The proposed sale of 316 RBS and Nat West branches to Santander has fallen through after more than two years of negotiations. This is a good example of the importance of “closing the deal” when you get the chance. Closure is a fluid moment, and if you take too long you can miss the moment and find the deal collapses on you.

RBS was originally ordered to sell the branches by the European commission as a condition of it receiving “state aid” at the height of the financial crisis, when RBS became state owned. An agreement to sell the branches was signed in August, 2010, and at that time the parties said that it would take them 15-18 months to complete. However, the IT task of separating out the 1.8 million RBS customers affected by the sale from the rest of the RBS database has seemingly proved beyond them, even though many of those customers had already been allocated new sort codes and account numbers, and, as RBS CEO, Stephen Hester, put it “Much of the heavy lifting has already been done”. Nonetheless, after two missed deadlines for completion, a recent Accenture report apparently noted that it would be the middle of 2015 before the transaction was in fact ready to complete. Santander seems to have concluded that the deal was going to take too long and has pulled the plug on it.

This turn of events is not surprising. If you wait too long to close a deal, any number of factors can cause a problem with completion. The other side can get deal fatigue, or buyer’s remorse, or key characters on the other side may leave. The other side may identify alternative competitors it wants to deal with instead. Economic factors may change one party’s position – some commentators suggest that Santander’s decision has less to do with IT problems than the continuing weakness of Spanish banks and the Spanish economy, with Santander reluctant to reduce its capital levels by completing the £1.65 billion deal, at a time when its group balance sheet in Spain is under close scrutiny from the European Banking Authority.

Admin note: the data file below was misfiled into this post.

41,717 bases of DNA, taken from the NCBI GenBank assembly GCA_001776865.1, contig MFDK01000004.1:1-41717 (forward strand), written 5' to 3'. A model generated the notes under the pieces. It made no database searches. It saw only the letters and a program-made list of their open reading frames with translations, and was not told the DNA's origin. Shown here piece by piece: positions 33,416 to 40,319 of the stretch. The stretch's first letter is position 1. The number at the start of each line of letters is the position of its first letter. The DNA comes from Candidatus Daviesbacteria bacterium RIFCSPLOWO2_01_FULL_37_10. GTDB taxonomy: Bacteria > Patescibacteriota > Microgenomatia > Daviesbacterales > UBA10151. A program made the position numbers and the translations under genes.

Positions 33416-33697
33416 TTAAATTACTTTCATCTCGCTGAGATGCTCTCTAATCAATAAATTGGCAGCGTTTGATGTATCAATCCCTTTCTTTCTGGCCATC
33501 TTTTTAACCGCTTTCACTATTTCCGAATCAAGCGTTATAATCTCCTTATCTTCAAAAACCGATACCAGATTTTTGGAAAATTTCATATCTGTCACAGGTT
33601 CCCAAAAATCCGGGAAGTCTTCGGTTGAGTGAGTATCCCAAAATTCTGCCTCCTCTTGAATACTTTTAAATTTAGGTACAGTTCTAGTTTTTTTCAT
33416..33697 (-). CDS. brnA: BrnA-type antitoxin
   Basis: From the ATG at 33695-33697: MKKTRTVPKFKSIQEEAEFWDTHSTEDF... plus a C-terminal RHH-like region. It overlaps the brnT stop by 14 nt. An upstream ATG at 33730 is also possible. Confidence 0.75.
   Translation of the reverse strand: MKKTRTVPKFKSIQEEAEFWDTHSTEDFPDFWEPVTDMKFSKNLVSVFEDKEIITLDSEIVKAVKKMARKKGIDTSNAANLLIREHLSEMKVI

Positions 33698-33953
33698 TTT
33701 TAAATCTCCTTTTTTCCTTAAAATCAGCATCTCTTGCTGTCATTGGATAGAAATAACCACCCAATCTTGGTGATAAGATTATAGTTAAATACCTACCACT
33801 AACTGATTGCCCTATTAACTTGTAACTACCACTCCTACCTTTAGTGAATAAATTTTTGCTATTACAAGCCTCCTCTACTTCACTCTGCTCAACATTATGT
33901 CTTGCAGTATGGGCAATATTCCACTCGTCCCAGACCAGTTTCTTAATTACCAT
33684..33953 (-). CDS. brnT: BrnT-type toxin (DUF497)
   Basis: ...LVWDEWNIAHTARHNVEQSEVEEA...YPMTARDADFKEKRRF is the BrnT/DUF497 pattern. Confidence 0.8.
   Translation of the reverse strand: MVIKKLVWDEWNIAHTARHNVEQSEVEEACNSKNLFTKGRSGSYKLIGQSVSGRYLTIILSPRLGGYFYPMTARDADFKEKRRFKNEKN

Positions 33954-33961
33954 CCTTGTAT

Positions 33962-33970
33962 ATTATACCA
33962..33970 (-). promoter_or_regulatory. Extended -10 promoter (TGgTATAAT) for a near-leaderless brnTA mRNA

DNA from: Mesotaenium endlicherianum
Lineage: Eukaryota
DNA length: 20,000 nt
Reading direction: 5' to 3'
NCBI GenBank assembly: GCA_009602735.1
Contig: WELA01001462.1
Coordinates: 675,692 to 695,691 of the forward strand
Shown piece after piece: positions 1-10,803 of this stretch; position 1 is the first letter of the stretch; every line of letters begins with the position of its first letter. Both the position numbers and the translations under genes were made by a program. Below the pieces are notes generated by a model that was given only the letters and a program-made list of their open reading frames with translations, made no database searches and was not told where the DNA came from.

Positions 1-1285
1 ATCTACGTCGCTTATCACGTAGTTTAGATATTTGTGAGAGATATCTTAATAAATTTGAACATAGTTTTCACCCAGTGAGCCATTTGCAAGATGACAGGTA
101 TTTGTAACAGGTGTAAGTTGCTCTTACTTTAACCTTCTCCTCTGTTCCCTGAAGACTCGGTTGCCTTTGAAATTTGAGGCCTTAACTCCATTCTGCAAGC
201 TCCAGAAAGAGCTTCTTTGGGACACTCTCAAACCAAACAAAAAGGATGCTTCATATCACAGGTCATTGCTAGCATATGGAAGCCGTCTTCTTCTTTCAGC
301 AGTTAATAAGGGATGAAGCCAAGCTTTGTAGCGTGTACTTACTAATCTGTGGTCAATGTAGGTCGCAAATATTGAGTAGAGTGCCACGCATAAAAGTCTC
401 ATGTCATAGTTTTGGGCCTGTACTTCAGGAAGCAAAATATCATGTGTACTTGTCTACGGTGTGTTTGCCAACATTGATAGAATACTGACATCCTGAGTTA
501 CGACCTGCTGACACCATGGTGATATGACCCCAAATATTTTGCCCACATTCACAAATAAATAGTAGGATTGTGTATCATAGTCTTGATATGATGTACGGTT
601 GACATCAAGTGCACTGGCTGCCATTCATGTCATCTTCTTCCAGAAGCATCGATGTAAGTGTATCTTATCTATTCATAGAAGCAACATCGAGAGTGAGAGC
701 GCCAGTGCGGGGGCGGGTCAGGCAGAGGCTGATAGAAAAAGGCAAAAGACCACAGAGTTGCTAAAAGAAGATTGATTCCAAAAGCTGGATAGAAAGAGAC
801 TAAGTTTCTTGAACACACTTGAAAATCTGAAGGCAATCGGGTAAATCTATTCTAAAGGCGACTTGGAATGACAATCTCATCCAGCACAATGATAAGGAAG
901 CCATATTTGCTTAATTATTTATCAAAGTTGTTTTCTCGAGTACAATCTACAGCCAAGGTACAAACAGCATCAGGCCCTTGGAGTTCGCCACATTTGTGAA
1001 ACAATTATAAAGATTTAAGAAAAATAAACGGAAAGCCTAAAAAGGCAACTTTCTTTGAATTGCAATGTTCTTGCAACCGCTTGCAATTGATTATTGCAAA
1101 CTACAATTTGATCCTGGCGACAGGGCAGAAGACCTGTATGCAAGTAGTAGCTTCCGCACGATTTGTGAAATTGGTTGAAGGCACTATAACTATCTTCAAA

This now creates a problem for RBS which has until the end of 2013 to find a buyer as part of the EU conditions. Fifteen months doesn’t seem long, although RBS may lobby the EU for an extension – which would seem pretty sensible, so that it is not negotiating against that deadline.

Virgin Money, which originally lost out to Santander, has apparently already registered its renewed interest in the 316 branches, but of course it senses a predatory advantage and reputedly values the deal at £1 billion less than the price tag attached to the Santander deal.

Whatever happens next, you would expect that if a new buyer can be found which puts a value on the branches which is satisfactory to RBS and its owners – mainly us, the taxpayer – then a deal will be concluded more quickly. RBS will not want another opportunity to slip through its fingers because they take too long to Close the Deal…

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